Promotion: $0 commissions + satisfaction guarantee at Charles Schwab.

Visit Schwab Website


Fidelity Investments


Up next in our list of the largest broker-dealers in the United States is Fidelity Investments with more than 49 million accounts, a staggering number by any standard.

Fidelity got its start in 1943 when Edward C. Johnson II was elected president of the Fidelity Fund. Since then, Fidelity has grown into one of the largest asset managers on the planet. Remarkably, it is still a private company with Edward’s granddaughter Abigail Johnson serving as CEO today.

Fidelity was founded in Boston and remains headquartered there today. Although this New England city is the hub of the company, there are more than 200 Fidelity branch locations through the United States with another 13 offices outside the U.S. Fidelity employs more than 68,000 people, another testament to the sheer size of this very large brokerage firm.


Vanguard


Third in line is Vanguard. This famous investing company boasts more than 50 million customers, many of whom are loyal to the firm’s emphasis on low-cost index investing. This form of financial management was pioneered by the company’s founder John C. Bogle, who started Vanguard in 1974.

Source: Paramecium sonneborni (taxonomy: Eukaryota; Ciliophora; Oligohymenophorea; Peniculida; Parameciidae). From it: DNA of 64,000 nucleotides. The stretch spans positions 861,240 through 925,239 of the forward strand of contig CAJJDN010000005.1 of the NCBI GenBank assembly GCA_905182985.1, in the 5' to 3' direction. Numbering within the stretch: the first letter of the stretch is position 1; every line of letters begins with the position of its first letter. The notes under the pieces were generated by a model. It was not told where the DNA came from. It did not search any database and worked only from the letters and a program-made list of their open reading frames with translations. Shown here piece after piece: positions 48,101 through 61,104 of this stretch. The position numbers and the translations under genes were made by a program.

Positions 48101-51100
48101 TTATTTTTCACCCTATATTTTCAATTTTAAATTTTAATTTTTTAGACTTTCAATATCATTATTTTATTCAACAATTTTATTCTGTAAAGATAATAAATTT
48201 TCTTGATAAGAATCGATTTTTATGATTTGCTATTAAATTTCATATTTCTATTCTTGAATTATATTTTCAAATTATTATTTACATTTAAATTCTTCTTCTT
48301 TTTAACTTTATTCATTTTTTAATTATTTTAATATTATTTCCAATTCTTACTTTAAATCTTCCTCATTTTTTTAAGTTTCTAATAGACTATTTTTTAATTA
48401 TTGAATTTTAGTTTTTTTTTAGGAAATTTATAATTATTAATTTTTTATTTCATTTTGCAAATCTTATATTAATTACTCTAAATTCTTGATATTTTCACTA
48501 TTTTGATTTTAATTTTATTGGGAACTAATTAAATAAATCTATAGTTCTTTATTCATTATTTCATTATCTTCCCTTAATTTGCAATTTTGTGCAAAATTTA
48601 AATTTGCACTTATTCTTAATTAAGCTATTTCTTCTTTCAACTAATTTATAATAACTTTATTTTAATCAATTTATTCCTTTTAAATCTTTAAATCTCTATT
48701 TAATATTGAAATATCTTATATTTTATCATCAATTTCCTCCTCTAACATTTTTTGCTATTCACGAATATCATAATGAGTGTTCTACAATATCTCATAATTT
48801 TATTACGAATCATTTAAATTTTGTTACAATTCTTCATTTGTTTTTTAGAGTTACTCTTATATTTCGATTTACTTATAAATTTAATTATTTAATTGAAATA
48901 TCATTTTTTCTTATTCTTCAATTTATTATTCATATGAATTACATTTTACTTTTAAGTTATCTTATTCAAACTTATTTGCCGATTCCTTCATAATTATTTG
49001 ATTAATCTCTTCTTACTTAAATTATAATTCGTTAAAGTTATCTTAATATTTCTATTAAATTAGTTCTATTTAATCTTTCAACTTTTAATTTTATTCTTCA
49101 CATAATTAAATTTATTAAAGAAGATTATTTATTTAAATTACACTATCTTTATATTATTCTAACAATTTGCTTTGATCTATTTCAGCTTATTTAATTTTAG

Like Schwab and Fidelity, Vanguard manages its own family of mutual and exchange-traded funds. These funds are in the trillions of dollars, an astonishing fact that represents the enormous size of this Pennsylvania-based company. The average expense ratio for Vanguard’s funds is just 8 basis points, a fact that reflects the company’s continued emphasis on low-cost investing.

Vanguard is the first, but not the last, firm in our list of largest broker-dealers without any branch locations. Despite its online-only presence, it manages to conduct both brokerage and investment-advisory businesses.

Vanguard is also unique in its ownership structure. The company is owned by its 423 funds, which are in turn owned by their shareholders.


J.P. Morgan


Fourth on our list is J.P. Morgan. With millions of customers and trillions of dollars in custody, this large brokerage firm caters to both retail and institutional clients. On the retail side alone, it has roughly $4 trillion in client assets at last count. Its sister company Chase Bank has similar numbers (millions of accounts and trillions of dollars in client assets). Combined with its banking unit, JPMorgan Chase & Co. is one of the largest financial-services companies in the world. It is headquartered in New York City.


Morgan Stanley/E*Trade